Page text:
The Chorale from Cantata 140 begins with one of my favorite melodies in all of music, and then you discover that the whole thing is "just" an accompaniment part to a hymn ("Sleepers Awake").

And if you listen to the last three minutes of the first movement of the 5th Brandenburg Concerto, you'll discover that Bach invented the '80s heavy metal guitar solo. (But don't do that. Listen to the whole thing. It's beautiful and charming and has more of his catchy melodies.)
posted by straight at 12:22 PM on November 4, 2011 [1 favorite]


One of the first recordings I purchased, as a teenager with his first cassette player, was Wendy Carlos' 'Switched-On Bach'.

I enjoyed the music very much, but for some reason the quality of recording was really disappointing. I could hear all these Bach pieces that I was already quite familiar with, but for some reason they were all very, very quiet, and I could only hear them clearly with the volume cranked up the the maximum. And even then, something seemed a bit 'off'. A couple of the tracks seemed so much less musical than the others.

Fast-forward a couple of years, and a school friend, also into vintage electronica, pointed out something that should have been obvious from the start - that my cassette had been assembled with the tape in upside-down. So whenever I played it, I was listening to the wrong side of the tape, which meant that it was running backwards.

Thus I acquired a deep and abiding appreciation for the very clever Herr. J.S. Bach.
posted by le morte de bea arthur at 2:44 PM on November 4, 2011 [3 favorites]


It was validating when I saw Oliver Sachs' brain on Bach yt .

Thanks for that link. Thanks to a kind YouTube commenter, I finally know what piece of music he was listening to.
posted by homunculus at 3:37 PM on November 4, 2011


FishBike: “And I'm always somewhat amazed that this can be played by a single person.”

The organ stuff is incredible, and I'm always enthralled by great organists, from Karl Richter to Jimmy Smith.

However, that brings me back to the piece at hand, and Bach's fantastic and soaringly beautiful Cello Suites. It should be noted that Bach's Cello Suites are actually impossible to play on a modern cello. See, nowadays the bows people use on cellos are strung tight and built to stay that way; but in Bach's time, cellos were bowed with these odd loose bows that the player could pull tight if she or he wanted. The effect of this was that, while on modern cellos the bow can't touch more than two strings at once (since it's in a straight line, and the strings are along a curve - a straight line can only touch a curve at two points, right?) – on these old baroque cellos, you could play all four strings at once if you wanted. And in Bach's Cello Suites, you're often supposed to.

Up above, dfan mentioned Pau Casals. Pau Casals ("Pablo" in Spanish, but he was Catalan, and Pau was his given name) is notable in this because, not only is he arguably the greatest cellist ever recorded, but he was the one who invented the method for playing Bach's Cello Suites on a modern cello. Before him, they were consigned to the dustbin of history as just another outmoded piece for a defunct instrument. I think we owe Casals a massive debt of gratitude for digging these up, recording them, and largely making them what they are today.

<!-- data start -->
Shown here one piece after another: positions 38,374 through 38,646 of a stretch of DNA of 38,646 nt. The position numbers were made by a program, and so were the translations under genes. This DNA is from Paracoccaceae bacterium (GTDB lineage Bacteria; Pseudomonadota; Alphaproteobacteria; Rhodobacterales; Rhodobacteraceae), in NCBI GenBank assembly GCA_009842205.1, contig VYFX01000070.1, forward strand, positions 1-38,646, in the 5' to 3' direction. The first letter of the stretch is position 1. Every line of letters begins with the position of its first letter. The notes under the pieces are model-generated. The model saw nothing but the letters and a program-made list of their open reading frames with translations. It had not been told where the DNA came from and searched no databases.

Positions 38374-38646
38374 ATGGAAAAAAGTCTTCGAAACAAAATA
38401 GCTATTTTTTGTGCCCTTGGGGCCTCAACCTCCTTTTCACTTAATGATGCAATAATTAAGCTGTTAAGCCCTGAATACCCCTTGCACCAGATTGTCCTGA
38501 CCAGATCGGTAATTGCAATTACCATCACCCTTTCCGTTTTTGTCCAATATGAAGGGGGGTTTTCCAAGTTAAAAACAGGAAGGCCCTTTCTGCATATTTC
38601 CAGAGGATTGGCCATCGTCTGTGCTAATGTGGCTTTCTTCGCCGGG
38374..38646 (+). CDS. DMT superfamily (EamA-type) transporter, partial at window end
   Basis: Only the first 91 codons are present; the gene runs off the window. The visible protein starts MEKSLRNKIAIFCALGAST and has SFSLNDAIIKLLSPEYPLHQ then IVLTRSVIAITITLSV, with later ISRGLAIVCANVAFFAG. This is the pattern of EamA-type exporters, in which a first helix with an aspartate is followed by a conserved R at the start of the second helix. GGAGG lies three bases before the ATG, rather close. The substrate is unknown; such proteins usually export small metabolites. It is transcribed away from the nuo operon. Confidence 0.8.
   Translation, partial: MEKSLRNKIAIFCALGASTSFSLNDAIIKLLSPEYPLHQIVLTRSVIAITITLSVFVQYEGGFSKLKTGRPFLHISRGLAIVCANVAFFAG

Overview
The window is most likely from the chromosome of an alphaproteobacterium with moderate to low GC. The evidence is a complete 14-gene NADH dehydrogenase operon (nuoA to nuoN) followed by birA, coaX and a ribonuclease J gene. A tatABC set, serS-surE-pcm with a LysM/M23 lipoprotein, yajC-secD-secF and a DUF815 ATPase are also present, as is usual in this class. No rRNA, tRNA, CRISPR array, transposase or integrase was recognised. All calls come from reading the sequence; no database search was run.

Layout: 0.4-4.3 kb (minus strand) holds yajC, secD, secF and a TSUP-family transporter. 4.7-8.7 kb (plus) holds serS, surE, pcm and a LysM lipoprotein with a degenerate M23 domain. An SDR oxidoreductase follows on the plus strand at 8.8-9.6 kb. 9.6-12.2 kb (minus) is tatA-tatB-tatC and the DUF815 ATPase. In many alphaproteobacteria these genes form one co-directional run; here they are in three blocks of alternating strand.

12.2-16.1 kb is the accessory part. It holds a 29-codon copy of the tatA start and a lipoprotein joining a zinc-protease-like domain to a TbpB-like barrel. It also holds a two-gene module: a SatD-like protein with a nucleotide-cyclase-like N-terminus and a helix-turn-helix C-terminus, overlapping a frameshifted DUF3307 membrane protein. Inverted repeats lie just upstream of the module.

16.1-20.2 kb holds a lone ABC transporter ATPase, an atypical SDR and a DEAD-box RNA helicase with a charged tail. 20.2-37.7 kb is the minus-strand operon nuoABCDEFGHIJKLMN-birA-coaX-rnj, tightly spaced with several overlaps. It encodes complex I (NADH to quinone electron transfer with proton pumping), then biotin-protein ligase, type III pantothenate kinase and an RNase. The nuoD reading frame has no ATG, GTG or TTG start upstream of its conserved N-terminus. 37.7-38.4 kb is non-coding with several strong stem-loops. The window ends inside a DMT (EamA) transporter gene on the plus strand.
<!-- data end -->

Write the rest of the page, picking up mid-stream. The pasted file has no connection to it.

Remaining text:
posted by koeselitz at 9:52 PM on November 4, 2011 [2 favorites]


he was the one who invented the method for playing Bach's Cello Suites on a modern cello

What exactly is that method? Are you talking about the way players will do a sort of quick arpeggio beginning just ahead of the beat to sort of get the feeling of 3 or 4 notes at a time?
posted by straight at 12:19 AM on November 5, 2011


With all this talk of Bachmaths, I happened to come across this TEDx talk on pattern-free music on slashdot today.

paging idiopath

atbash: Wow, really? I hear them completely differently than this. When I listen to Yo Yo Ma play this piece, it seems like he's fighting with it to play with precision as it's written. When I listen to Rostropovich playing it, I hear him finding (or making) more meaning in certain parts and less in others.

Not saying Rostropovich's rendition is lacking in expressiveness as such, it's more a comment on the tempo, aggression and the precision with which he sticks to the rhythm. Then again I'm hardly a trained ear in this sort of music.
posted by vanar sena at 2:35 AM on November 5, 2011


...In Bach's time, cellos were bowed with these odd loose bows that the player could pull tight if she or he wanted...

I fear you're bringing the Viola da Gamba in the mix here, which is also a stringed, bowed bass instrument, but in ways of stringing, tuning and bowing, a pretty different beast than the Cello. Here, the bow (link above, skip to "viol bows") is indeed played with the hand below (instead of above), making it possible for the player to control the tension of the hair (with the thrd and fourth finger, if I'm not mistaken). Bach's suites aren't for Gamba, though.

Baroque Cello bows did have a somewhat lower tension than modern ones; the change to higher tension (in combination with a higher string tension) took place in the early 19th century. But that has little effect on how the chords are broken (arpeggiated, would be the baroque manner; modern Cellists often play first two notes together, and then the two other ones); this is predominantly a question of deciding about your technique.

[Then, there are a few chords in Bach's suites that can't be played no matter what. There used to be a video by cellist Job ter Haar out there where he demonstrates how he stops a string using his chin, but I can't find it now.]

...commenting on DU's comment, the first of the thread: the trick displayed here does indeed work well for pretty much any piece that is made up of regular broken chords, or runs, within a relatively small range of tones, so that has indeed little to do with the piece being by Bach specifically. But t is a neat visual effect nonetheless.
posted by Namlit at 6:53 AM on November 5, 2011 [1 favorite]


Bach's suites aren't for Gamba, though.

If you want to hear Bach on the Gamba, I recommend Hille Perl's Per la viola da gamba.
posted by homunculus at 10:00 AM on November 5, 2011